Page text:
Upper gastrointestinal (GI) bleeding can be a rare manifestation of primary or metastatic tumor in the stomach. Tumors that commonly metastasize to stomach include breast, lung, and malignant melanoma. Laryngeal cancer usually metastasizes to the lung and cervical spine. We report the first case of upper GI bleed as a manifestation of laryngeal cancer in the stomach.
Neoplasms of the upper gastrointestinal (GI) tract are an uncommon cause of upper GI bleed and account for less than 5% of all cases of severe upper GI bleeding.1 There are many case reports of metastatic tumors in the stomach causing upper GI bleed as their initial presentation.2,3 The tumors that metastasize in the stomach are most commonly lung, breast, and malignant melanoma.4,5
A 75-year-old white man presented to the emergency room (ER) with complaints of nausea, vomiting, and lower back pain for 1 day. His past medical history included peptic ulcer disease, prostate cancer status post radical prostatectomy in 2007, recent abdominal aortic aneurysmal (AAA) repair, and stage IVa-Tx N2 M0 squamous cell laryngeal cancer diagnosed in July 2009 and treated with 3 failed rounds of combined chemoradiation. While in the ER, the patient developed bloody emesis and became lethargic. He was hypotensive, but otherwise normal on exam. Abdominal/pelvic computed tomography (CT) showed no leak or rupture of AAA, but showed an irregularly shaped 6.2 x 2.9-cm stomach mass along the left posterior wall of the gastric body, lesions in the splenic capsule, and a soft tissue mass posterior to the bladder and inferior to the rectum. Nasogastric tube aspirate was coffee ground in color. Laboratory tests showed hemoglobin 4.8 g/dL and white blood cell count 12.5 k/µL.
Figure 1. Upper endoscopy showing large gastric mass from laryngeal metastasis causing gastrointestinal bleeding.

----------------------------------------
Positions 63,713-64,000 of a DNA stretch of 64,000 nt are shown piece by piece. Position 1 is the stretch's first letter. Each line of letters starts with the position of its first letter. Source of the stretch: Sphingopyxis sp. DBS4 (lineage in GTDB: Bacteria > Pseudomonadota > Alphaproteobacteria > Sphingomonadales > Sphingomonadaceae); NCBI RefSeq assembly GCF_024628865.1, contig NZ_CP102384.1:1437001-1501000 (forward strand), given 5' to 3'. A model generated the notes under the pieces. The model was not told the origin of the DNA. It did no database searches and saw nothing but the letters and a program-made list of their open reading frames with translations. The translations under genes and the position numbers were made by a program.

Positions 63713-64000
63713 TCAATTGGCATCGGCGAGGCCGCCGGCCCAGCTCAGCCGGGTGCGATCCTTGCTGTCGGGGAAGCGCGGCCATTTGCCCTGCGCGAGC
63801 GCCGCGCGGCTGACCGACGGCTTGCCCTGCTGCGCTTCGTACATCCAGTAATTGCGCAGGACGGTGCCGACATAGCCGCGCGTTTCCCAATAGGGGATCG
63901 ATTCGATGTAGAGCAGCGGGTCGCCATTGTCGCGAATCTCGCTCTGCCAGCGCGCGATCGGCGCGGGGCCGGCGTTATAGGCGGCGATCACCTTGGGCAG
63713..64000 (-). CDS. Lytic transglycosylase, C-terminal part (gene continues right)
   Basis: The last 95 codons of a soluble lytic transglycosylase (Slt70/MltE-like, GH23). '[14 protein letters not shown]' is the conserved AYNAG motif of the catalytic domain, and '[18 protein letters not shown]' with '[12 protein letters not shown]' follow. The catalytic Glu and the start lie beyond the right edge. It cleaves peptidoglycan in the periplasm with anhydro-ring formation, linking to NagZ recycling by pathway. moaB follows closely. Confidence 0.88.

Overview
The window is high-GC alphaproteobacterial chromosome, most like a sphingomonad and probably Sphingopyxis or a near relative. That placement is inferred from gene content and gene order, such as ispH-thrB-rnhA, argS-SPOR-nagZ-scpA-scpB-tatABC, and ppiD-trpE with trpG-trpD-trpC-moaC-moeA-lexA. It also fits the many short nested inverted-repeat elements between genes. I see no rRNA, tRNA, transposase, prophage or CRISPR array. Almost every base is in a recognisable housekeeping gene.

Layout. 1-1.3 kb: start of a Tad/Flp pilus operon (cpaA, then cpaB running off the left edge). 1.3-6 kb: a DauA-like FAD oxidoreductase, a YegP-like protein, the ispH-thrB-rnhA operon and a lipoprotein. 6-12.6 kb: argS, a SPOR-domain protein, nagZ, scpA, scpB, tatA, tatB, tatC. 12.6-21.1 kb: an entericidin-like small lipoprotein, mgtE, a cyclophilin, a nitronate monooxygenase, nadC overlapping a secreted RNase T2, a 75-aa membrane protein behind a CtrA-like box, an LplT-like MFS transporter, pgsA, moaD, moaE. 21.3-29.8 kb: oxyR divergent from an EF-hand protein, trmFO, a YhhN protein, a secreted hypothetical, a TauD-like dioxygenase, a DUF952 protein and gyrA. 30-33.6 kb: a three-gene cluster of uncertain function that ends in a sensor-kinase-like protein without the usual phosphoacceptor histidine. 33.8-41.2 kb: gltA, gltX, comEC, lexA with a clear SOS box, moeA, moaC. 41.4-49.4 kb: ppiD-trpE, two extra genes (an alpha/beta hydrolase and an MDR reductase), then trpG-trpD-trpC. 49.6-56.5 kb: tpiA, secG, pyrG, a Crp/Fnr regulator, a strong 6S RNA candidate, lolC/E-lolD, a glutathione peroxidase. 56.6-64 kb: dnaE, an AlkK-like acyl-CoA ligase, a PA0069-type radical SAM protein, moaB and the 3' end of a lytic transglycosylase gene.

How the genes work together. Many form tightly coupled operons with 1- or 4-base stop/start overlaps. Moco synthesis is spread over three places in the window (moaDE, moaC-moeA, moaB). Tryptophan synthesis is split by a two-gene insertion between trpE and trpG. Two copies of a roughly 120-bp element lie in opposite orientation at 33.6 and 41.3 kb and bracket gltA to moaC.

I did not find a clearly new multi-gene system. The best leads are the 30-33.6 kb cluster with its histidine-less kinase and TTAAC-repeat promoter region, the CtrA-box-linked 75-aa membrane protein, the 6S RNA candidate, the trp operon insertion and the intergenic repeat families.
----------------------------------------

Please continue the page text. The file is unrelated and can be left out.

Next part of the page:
Esophagogastroduodenoscopy confirmed a large friable mass in the gastric fundus (Figure 1). Biopsies revealed fragments of oxyntic-type gastric mucosa showing metastatic squamous carcinoma consistent with laryngeal cancer (Figure 2). The patient was resuscitated with 8 units of blood products and had no further bleeding, and was discharged with instructions to follow up for palliative radiotherapy.
Figure 2. (A) Gastric biopsy showing ulcerated mucosa along with nest of squamous cells in the center. (B) Piriform sinus biopsy showing normal benign mucosa along with transitional to abnormal layer consistent with atypical squamous cell cancer.
Typically, primary gastric cancers are adenocarcinoma, squamous cell carcinoma, lymphoma, or gastrointestinal stromal tumors. Adenocarcinoma is the most common type, constituting approximately 95% of all gastric cancers, followed by lymphomas (approximately 5%).6,7 Primary squamous carcinoma of the stomach accounts for less than 0.7% of all primary gastric tumors, with a worldwide incidence of 0.04–0.07%.8,9 Rarely, tumors in the stomach may be from distant metastases, most commonly from tumors of lung, breast, and malignant melanoma.4,5 Typically, metastasis to the stomach presents as a solitary lesion, but can also present with multiple gastric lesions. These metastatic tumors can present with abdominal pain, nausea, vomiting, and bleeding.5 Upper GI bleeding from stomach metastasis can present either as hematemesis or occult blood loss.1,2 There are several case reports of hematemesis caused by stomach metastasis from renal cell cancer, lung cancer, and osteosarcoma.2,10
Laryngeal cancer usually presents as hoarseness, difficulty swallowing, or a lump in the neck. The most common site of metastasis in laryngeal squamous cell cancer is the lung, and cervical metastasis is most common in non-squamous cell laryngeal carcinoma.11 There is only 1 case report in the literature in which metastasis from squamous cell laryngeal cancer was found in the stomach and presented as gastric perforation.12 This is the first report of metastatic squamous cell laryngeal cancer to the stomach presenting as an upper GI bleed. This case is not only an unusual presentation of laryngeal cancer, but also highlights an exceedingly uncommon site for laryngeal metastasis and a rare cause of upper GI bleeding.
Author contributions: A. Singh collected the data, searched the literature, wrote the manuscript, and is the article guarantor. H. Nazeer and K. Thakur searched the literature. M. Zeitz assisted with the manuscript and approved the final version.
Financial disclosure: None to report.
Informed consent was obtained for this case report.
Correspondence: Amandeep Singh, Cleveland Clinic, Main Campus, Mail Code M2-Annex, 9500 Euclid Avenue, Cleveland, OH 44195 (firstname.lastname@example.org).
Received: December 7, 2014; Accepted: March 4, 2015
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